“Finding Florida” A 1960’s road trip told with forced perspective photography

Florida has changed dramatically during my six decades as a resident. I grew up to believe that you are not a real Floridian until you’ve killed a big snake with a garden shovel. I often long for the pristine natural areas and rural country roads abundant in my childhood memories. Now old and full of both time and nostalgia, I decided to hit the backroads to see how much of real Florida still exists.

The trips led me to creating Florida Landscape photos with a nostalgic twist. Each image is shot with a hand-built diorama in the foreground featuring 1960’s era cars and highway billboards. I attempt to give the viewer the feeling I had as a seven year old-looking out the back window of the station wagon during pre-Disney family vacations.

The highway billboards of this decade lured motorists to witness animal shows with monster-sized reptiles, sea shells and helpings of pecan pie. Roadside stands sold citrus perfume, boiled peanuts, and stuffed alligator heads–in short, anything a first-time tourist would purchase .

“Finding Florida’ began for me as a nostalgia project and became a history lesson.

“Florida Land– 10 attractions for one price.” This was a popular billboard seen on State Road 41 heading south toward Sarasota. The family-run attraction popular in the 60’s, attempted to combine all of the state’s popular tourist hooks: themed rides, gator wresting shows, gifts and a botanical park.

My images are created entirely “in-camera”. I set up a tripod and shoot a hand-built diorama carried to the location and balanced on a step ladder.

The camera’s wide-angle lens placed inches from the subject does the work to seamlessly weave together foreground and background. This technique, called forced perspective, is how early cinematographers made Godzilla and King Kong seem larger than life.

  When I began the project, I wondered, “How much of Old Florida still exists?” I am a year in, and still discovering hidden gems all over the state.

I am having a blast navigating across the peninsula to chase old Florida fruit stands, family run attractions, historic downtowns and untamed wilderness. I am also learning sad truths about the state’s history. So many of the beaches, parks, restaurants, hotels, attractions I photographed were segregated until the very end of the 1960’s. As a child, I was unaware, that if, my family were black, they would be turned away from all of these places, and any resistance would risk a run-in with a small town Florida Sheriff.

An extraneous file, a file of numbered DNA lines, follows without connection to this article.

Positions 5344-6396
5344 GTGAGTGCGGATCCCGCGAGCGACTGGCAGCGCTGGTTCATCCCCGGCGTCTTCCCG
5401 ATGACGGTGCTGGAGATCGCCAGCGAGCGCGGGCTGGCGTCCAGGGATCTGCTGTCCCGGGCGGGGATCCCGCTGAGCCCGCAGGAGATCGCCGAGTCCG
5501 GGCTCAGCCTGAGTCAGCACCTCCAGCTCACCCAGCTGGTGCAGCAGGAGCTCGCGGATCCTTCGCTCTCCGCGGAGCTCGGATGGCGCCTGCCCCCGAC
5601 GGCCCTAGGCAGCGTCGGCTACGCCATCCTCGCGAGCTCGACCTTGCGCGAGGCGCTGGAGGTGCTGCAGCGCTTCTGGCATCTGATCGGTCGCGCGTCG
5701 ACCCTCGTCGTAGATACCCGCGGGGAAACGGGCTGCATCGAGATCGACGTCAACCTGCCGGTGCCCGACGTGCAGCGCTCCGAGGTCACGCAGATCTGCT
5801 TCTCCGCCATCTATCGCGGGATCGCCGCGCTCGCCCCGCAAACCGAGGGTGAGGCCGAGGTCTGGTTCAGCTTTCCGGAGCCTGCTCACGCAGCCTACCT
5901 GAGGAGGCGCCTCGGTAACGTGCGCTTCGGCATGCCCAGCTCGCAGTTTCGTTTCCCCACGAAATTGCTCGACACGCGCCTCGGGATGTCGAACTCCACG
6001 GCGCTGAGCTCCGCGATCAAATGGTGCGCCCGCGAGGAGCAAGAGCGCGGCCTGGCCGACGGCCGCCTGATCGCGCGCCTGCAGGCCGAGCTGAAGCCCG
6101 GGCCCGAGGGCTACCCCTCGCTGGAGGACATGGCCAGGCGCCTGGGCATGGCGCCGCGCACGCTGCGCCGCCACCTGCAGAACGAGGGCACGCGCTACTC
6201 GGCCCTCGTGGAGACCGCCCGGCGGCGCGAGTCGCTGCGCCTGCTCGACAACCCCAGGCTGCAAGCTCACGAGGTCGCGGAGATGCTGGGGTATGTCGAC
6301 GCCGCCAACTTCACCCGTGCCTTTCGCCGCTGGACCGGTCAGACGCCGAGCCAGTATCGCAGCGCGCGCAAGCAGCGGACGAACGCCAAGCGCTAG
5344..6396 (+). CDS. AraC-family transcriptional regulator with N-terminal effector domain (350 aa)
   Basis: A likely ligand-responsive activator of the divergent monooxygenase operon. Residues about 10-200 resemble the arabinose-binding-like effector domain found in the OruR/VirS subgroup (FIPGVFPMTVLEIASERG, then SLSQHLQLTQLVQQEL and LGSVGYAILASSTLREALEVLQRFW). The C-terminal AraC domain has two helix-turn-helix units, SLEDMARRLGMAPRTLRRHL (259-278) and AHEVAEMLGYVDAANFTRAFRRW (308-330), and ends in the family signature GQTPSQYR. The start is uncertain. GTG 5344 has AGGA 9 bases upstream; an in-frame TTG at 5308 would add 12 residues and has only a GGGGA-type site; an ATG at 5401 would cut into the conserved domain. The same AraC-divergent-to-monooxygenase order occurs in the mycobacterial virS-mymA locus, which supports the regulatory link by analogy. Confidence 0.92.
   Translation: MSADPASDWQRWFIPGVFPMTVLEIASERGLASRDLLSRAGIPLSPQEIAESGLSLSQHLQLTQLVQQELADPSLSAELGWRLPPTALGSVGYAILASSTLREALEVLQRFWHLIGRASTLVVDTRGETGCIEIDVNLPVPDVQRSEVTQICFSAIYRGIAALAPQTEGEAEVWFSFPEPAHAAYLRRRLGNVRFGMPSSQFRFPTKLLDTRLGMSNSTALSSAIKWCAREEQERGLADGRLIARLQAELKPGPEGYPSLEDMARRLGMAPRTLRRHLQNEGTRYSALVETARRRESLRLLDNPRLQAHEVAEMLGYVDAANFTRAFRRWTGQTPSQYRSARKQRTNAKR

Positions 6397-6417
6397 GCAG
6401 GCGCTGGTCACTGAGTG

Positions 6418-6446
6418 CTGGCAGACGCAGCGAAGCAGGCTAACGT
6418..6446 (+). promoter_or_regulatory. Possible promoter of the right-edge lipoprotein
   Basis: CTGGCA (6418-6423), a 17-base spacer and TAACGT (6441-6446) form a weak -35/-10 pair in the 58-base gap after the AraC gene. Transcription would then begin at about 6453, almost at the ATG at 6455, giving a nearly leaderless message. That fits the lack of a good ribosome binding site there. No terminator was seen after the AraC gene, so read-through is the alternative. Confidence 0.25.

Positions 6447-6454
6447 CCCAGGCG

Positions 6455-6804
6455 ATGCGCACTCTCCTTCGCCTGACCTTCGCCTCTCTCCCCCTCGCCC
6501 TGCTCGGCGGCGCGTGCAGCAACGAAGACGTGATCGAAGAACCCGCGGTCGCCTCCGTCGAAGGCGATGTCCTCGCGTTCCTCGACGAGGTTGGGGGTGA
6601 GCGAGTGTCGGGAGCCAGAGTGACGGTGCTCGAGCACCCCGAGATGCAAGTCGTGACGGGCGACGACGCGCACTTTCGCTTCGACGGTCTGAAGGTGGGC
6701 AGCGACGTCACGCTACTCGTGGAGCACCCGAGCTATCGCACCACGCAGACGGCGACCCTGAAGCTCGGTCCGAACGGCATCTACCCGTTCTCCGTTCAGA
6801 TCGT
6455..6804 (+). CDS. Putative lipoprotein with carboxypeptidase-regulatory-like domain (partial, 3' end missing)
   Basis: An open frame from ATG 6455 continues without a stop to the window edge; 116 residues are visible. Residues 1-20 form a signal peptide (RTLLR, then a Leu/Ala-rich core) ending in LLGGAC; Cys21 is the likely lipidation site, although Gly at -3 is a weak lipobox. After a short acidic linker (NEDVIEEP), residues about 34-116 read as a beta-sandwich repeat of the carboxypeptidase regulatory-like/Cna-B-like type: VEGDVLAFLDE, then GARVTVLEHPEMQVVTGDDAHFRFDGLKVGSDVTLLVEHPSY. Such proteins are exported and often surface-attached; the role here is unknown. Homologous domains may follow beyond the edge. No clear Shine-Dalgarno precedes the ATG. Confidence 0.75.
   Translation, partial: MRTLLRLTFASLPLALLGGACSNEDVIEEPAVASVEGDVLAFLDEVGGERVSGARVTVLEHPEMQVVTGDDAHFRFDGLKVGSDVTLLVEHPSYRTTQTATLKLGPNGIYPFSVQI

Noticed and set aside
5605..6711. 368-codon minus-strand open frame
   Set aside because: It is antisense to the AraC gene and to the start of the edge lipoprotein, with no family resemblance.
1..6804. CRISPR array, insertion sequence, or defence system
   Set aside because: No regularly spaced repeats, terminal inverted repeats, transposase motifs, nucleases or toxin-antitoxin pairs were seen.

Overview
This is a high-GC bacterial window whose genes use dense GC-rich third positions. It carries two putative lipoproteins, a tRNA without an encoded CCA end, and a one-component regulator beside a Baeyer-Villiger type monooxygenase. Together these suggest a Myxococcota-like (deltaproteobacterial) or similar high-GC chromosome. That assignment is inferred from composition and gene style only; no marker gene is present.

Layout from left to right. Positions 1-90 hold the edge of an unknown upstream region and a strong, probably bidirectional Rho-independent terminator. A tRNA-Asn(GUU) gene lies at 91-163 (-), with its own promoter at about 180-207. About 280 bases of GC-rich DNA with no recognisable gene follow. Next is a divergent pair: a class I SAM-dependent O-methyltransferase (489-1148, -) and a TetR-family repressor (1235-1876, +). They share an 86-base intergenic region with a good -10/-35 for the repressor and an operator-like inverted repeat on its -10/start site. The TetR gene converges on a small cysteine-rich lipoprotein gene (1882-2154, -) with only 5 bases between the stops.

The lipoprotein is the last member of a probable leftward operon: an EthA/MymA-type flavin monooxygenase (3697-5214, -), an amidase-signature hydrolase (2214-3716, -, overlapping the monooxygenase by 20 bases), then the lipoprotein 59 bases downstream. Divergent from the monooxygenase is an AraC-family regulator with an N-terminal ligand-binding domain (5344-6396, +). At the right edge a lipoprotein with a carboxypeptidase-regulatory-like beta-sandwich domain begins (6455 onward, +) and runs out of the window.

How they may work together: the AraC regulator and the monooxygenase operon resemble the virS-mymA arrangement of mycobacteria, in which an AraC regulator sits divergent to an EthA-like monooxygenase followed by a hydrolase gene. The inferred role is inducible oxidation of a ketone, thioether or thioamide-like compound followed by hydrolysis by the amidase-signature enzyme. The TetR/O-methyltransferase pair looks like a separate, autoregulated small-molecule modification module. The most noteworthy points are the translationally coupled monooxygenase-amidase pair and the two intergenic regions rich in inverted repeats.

The natural environment of Florida at the time, was absolute wilderness broken only by farms. Since then, overwhelming population growth and development has changed most every horizon. Thankfully, by driving and exploring, the center of the state, one can still find sweeping panoramas of open lands and Cypress canopied rivers and springs. I am eager to capture and learn more about this dynamic period of change in Florida. My goal is to create an art exhibit that people will find enjoyable, not just for the camera trickery, or the nostalgic toy cars, but a small window into Florida’s past. Bob Gibson, July 2024.

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Near the town of Christmas, Florida, one can view the vast marsh lands that feed the St. John’s River. The roadside stops still include Airboat Tours, Alligator Farms, Biker Bars and a park that includes restored Florida Cracker Homes. Highway 46 between Mims and Sanford is one of my favorite “Old Florida” drives.
Last Gas and Gator Bites. Yeehaw Junction began as a cattle stop between Ft. Pierce and Ft. Meyers
and grew to become a roadside stand selling fresh Indian River citrus, orange blossom perfume, boiled peanuts, fireworks and stuffed Alligators.
Palm Beach stole the headlines for celebrity sightings, while a few miles to the north, the intentionally private Town of Jupiter Island became one of America’s wealthiest zip codes.
Port Salerno thrived during the 50’s and 60’s as a hard-working fishing village surrounding the Manatee Pocket. Sport fishing yachts have replaced the net hauling boats. Today, some photogenic “Old Florida” homes and seafood diners still exist, including this roadside Ice Cream stop.
During the 50’s and 60’s Winter Haven, located near Lake City, attracted tourists to Central Florida to watch acrobatic waterski shows at Cypress Gardens. Today Legoland has replaced the “human pyramid” waterskiers. Winter Haven’s historic downtown aims to become a “foodie destination” with craft beer breweries.
Jupiter Inlet is a wonderful time travel location. You can climb a Lighthouse built just prior to the the civil war, visit a pioneer home or drive right up to an ocean inlet to fish or watch boats navigate the waves.